Nepal’s struggles with political instability is well documented and common knowledge. The Prime Minister’s move to dissolve the House of Representatives on December 20 threw the country into a whirlwind of uncertainty. With the ongoing COVID-19 pandemic fuelling more challenges for the country, the implications for security have continued to intensify. The limbo Nepal is in has triggered various security threats including growing activities of extremist groups that view the crisis as an opportunity for expansion.
Politicization of religion:
Ever since Prime Minister Oli moved to dissolve the parliament, a decision which was overturned by the Supreme Court on February 23, he has been putting on show of sorts. He visited the Pashupatinath temple on January 25 and facilitated a special puja (worship) that lasted over an hour. Two weeks later, his faction of the NCP organized a mass gathering in front of the former royal palace where the Prime Minister’s supporters rallied around him and cheered him on during his speech. The optics of such events are difficult to ignore and appear to be Oli’s attempts to appease and garner sympathy from the pro-monarchy and pro-Hindu constituency. Pro-Hindu agenda has been gaining traction in Nepal, with some believing that a Hindu Nepal would also be a stepping stone for reinstating the monarchy. However, Nepal does not have to look far to see that the use of religion as political fodder can have dire consequences.
The Hindutva push in Nepal is quite reminiscent of the Hindu extremism in India. Hindutva politics in Nepal’s southern neighbor India has promoted a form of intolerant majority rule that encourages discrimination and violence against the minorities. The mob violence unleashed upon the Muslims in February of last year was a result of government representatives using violent rhetoric in the name of nationalism and majoritarianism. Recent comments made by Tripura’s Chief Minister Biplav Dev on Indian Home Minister Amit Shah’s alleged plans to ‘expand the party’s government in Nepal’ has also raised concerns. However, Hindu nationalist ideas and organizations such as RSS, imported from across the border have already found legitimacy in Nepal, further strengthened by the support of leaders like Kamal Thapa of the pro-Hindu and pro-monarchy Rashritya Prajatantra Party. As inappropriate as it is, the politicization of religion has been legitimized due to its potential to garner voters. However, the state embracing a particular religion sanctions the politics of hatred and violates the principle of democratic republicanism. Hindutva politics is emerging as a security threat as it is anti-minority, violent, undemocratic, and does not support Nepal’s secular identity.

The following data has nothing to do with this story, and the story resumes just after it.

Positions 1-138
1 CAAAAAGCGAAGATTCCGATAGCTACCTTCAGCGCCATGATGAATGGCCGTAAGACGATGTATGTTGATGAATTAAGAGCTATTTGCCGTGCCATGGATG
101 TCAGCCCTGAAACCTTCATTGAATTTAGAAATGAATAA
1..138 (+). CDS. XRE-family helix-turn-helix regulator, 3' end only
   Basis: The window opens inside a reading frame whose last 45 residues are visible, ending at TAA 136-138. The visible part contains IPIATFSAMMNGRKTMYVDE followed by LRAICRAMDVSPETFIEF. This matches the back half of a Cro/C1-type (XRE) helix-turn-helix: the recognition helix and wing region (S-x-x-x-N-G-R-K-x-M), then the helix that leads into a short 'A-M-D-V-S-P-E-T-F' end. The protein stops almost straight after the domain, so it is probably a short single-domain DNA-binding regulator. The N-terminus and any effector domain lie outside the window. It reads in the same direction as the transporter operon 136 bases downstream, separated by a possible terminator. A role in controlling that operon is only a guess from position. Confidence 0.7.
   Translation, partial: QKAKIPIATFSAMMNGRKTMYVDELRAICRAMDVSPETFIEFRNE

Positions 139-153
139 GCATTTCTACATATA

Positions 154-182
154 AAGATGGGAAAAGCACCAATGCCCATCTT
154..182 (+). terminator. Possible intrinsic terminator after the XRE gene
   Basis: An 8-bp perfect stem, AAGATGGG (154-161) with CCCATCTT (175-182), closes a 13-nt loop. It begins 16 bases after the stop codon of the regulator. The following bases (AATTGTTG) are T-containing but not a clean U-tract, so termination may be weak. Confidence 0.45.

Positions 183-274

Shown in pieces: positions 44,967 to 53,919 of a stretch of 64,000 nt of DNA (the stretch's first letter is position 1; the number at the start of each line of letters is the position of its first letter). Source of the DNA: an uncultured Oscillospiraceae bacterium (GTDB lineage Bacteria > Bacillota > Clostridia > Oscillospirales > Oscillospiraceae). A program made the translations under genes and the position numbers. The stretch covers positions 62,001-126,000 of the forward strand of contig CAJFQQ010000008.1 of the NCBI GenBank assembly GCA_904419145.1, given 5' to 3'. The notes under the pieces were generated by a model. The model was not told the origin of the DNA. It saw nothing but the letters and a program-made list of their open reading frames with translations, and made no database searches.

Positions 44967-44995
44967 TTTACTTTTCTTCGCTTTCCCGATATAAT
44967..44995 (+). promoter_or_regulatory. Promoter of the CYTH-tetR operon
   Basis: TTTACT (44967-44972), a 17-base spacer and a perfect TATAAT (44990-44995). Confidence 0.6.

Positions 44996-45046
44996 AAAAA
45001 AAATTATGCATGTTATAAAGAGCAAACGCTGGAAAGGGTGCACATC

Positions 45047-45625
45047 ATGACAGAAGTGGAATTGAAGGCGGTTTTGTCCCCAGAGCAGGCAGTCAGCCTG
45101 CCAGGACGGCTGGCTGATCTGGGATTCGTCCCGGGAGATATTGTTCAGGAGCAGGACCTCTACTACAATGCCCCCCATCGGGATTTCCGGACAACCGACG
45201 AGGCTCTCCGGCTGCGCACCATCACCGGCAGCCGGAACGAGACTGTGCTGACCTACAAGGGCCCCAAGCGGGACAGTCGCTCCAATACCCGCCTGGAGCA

Potential for peace with Biplav a farce?
A greater focus on mitigating the crisis created by the pandemic has inhibited the capacity of the government and security agencies, playing into the hands of the banned communist outfit led by Netra Bikram Chand (Biplav). Although the aim of the group is ambiguous, Biplav is leading trained former Maoist rebels with unknown quantity of arms, ammunition, and weapons. Recently, they have been scaling up their activities, from brutally murdering a local school teacher in Morang to planting bombs in various locations across Nepal, emerging as a security challenge for a country reeling under a global health crisis and political turmoil. However, meetings between the National Security Council and the cabinet have been frequent after Netra Bikram Chand (Biplav), the leader of the outlawed fringe of the Nepal Communist Party, issued a statement expressing willingness to hold talks with the government, asking for the ban against the group and its activities be lifted.
Authorities have suggested for the past few years that the government is willing to facilitate the journey of the group into mainstream politics. However, there had been no progress on that front until now. According to reports, the meeting discussed lifting the ban on the group and it is estimated that the Council of Ministers may declare the removal of the ban at the recommendation of the NSC. Even Prime Minister Oli has expressed readiness to reach an agreement with the outlawed group through dialogue. However, cadres of the group continue to be arrested from various locations across the country which make the efforts of holding dialogues with Biplav’s party seem insincere and politically motivated. Experts have said that “the government failed to make a proper assessment of the political and security dimensions of the group”. It appears that pursuing constructive dialogue with the group in an effort to create consensus and control activities is the pragmatic choice to make in the interest of national security.